Ben : How long did it take?

Luke : I’ll be honest, the first picture of Eric the Dragon that I drew wasn’t for the book, it was for a T-shirt design.

Eric the Dragon is Luke Carr's first children's story character and appears in his first self published book "Eric the Dragon"

Ben : So how did Eric get from T-shirt design to the book?

Luke : He was going to be the spear for a load of canvases about three years ago. All about staying young in the head and try to be young and youthful. Life’s a bit too serious sometimes and [Eric] was a split second idea that kind of popped into my head.

Ben : So did [the book] start out being about manners?

Luke : When I put him in the book, I straight away went to “how can I put him in a book? What would be the theme?” It was always going to be for children, but it probably came from my Granddad : My Granddad always used to say to me “manners maketh the man” and in this day and age you’ve got so many kids out there that don’t really get taught and end up as little toe rags. I just thought if I could get the book out to just a handful of children and they learnt something, that’s good.

Ben : Where did you get the inspiration for the books?

Luke : I have a Tips4Tots book [Luke’s own brand for his children’s books which can be found at]. This is where I put everything : Brainstorming, logo ideas… If I start  talking about it and people start giving me ideas, then I start putting them in here. It’s nice to look back and see ideas.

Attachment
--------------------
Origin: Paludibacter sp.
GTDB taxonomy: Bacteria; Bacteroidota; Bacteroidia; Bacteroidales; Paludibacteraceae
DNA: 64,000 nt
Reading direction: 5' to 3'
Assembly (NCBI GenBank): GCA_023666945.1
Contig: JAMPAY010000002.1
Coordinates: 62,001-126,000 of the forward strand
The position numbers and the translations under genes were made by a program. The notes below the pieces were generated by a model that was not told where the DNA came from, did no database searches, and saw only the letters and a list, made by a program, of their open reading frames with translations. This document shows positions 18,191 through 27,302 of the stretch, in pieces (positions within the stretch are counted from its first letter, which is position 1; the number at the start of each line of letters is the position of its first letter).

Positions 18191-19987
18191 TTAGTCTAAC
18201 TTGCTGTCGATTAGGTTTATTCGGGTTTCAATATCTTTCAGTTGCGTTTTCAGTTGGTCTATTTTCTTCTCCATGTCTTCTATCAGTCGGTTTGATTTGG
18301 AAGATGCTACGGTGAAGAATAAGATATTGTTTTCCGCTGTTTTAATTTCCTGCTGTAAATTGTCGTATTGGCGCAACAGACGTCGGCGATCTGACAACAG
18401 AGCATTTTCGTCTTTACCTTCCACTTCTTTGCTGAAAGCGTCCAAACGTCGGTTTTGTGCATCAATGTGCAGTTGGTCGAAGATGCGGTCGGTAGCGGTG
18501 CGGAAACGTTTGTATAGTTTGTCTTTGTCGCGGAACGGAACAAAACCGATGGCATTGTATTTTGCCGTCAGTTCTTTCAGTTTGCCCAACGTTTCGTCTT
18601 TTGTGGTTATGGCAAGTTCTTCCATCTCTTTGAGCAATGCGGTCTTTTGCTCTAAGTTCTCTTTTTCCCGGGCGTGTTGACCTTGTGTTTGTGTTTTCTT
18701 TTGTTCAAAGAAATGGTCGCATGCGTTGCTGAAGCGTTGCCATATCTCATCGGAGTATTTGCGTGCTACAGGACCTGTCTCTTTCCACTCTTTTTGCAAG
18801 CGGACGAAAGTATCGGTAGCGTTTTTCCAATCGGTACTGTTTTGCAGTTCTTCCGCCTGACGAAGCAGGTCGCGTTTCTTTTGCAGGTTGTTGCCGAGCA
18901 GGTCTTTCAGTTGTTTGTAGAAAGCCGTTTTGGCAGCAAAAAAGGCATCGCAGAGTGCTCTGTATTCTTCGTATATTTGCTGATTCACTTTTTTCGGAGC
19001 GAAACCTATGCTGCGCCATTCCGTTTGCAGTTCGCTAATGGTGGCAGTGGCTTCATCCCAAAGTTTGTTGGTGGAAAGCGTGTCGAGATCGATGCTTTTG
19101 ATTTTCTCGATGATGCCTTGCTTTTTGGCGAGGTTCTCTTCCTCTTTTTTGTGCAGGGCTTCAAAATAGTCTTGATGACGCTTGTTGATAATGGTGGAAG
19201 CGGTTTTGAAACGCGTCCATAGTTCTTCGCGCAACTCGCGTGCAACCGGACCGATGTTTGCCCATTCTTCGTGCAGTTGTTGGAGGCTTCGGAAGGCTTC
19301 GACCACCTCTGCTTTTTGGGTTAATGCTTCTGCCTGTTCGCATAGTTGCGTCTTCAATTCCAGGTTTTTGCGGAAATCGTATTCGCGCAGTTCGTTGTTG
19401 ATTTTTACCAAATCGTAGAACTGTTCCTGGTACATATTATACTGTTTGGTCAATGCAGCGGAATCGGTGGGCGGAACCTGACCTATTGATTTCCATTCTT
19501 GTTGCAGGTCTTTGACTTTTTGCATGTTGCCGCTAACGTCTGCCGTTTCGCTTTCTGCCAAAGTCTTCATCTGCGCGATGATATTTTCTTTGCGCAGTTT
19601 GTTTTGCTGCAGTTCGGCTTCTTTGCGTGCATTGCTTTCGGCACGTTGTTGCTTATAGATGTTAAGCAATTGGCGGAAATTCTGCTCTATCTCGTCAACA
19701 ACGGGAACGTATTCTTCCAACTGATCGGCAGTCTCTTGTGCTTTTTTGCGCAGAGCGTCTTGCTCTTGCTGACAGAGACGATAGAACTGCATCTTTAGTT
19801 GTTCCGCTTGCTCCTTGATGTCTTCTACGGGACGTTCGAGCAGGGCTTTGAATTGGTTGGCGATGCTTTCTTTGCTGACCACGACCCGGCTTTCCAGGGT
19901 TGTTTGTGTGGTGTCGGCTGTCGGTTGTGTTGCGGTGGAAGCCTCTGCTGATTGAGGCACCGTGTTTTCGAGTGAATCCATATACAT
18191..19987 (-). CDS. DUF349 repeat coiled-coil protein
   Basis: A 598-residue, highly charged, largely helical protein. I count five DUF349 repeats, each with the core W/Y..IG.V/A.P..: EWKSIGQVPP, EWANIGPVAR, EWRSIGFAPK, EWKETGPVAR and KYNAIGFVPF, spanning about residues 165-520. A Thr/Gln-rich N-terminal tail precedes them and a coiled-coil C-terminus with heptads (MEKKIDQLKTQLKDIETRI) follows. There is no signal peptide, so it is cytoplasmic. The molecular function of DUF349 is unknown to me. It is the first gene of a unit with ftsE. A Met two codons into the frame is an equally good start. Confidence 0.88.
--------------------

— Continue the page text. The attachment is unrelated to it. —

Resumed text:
A good bit of inspiration came from the Mr Men books. I think that’s what urged me to make them square. I know it’s like a tiny detail but I used to work at Wilkinson’s and we had a stand full of the Mr Men books and it was really cool to see all the Mr Men books lined up on this spiny turnstyle thing and there was something really cool and it made you want to collect them all.

So the idea for the book is each book is going to be colour coded. So the first one’s green and the next one, along the top, will be “Oliver the Crocodile” and the paint splat behind will be a different colour. So they’ll all be colour coded but they’ll keep the same set up. I drew that from the Mr Men books as well. For me the Mr Men books are very popular. Still! So I wanted to mimic that in a way as well.

When I got the first prints I went into Wilkinson’s and propped them up on the shelf just to see how it looked in the environment it’s going to be in and yeah… It worked. I could just imagine a series of books all different colours but all kind of had the same style. It put a big smile on my face. A big smile on my face!